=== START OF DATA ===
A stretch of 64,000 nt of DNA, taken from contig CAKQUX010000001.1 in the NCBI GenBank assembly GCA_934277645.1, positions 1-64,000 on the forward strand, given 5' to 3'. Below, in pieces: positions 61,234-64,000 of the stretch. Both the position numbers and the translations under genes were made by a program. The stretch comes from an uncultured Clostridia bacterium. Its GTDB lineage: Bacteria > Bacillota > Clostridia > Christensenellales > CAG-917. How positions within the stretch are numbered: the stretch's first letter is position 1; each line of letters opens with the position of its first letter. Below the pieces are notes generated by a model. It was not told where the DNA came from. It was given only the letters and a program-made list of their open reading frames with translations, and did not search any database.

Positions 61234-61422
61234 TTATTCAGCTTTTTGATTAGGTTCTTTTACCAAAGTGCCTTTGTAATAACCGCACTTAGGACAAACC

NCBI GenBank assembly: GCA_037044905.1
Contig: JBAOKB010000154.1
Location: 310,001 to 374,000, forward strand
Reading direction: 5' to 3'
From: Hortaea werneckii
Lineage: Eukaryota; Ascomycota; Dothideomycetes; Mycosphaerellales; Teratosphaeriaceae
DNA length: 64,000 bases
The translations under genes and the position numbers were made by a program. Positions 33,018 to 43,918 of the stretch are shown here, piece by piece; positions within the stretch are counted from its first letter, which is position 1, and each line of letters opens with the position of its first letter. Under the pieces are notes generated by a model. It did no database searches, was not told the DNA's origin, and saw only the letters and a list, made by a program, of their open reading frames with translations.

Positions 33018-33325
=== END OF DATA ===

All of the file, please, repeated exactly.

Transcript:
A stretch of 64,000 nt of DNA, taken from contig CAKQUX010000001.1 in the NCBI GenBank assembly GCA_934277645.1, positions 1-64,000 on the forward strand, given 5' to 3'. Below, in pieces: positions 61,234-64,000 of the stretch. Both the position numbers and the translations under genes were made by a program. The stretch comes from an uncultured Clostridia bacterium. Its GTDB lineage: Bacteria > Bacillota > Clostridia > Christensenellales > CAG-917. How positions within the stretch are numbered: the stretch's first letter is position 1; each line of letters opens with the position of its first letter. Below the pieces are notes generated by a model. It was not told where the DNA came from. It was given only the letters and a program-made list of their open reading frames with translations, and did not search any database.

Positions 61234-61422
61234 TTATTCAGCTTTTTGATTAGGTTCTTTTACCAAAGTGCCTTTGTAATAACCGCACTTAGGACAAACC

NCBI GenBank assembly: GCA_037044905.1
Contig: JBAOKB010000154.1
Location: 310,001 to 374,000, forward strand
Reading direction: 5' to 3'
From: Hortaea werneckii
Lineage: Eukaryota; Ascomycota; Dothideomycetes; Mycosphaerellales; Teratosphaeriaceae
DNA length: 64,000 bases
The translations under genes and the position numbers were made by a program. Positions 33,018 to 43,918 of the stretch are shown here, piece by piece; positions within the stretch are counted from its first letter, which is position 1, and each line of letters opens with the position of its first letter. Under the pieces are notes generated by a model. It did no database searches, was not told the DNA's origin, and saw only the letters and a list, made by a program, of their open reading frames with translations.

Positions 33018-33325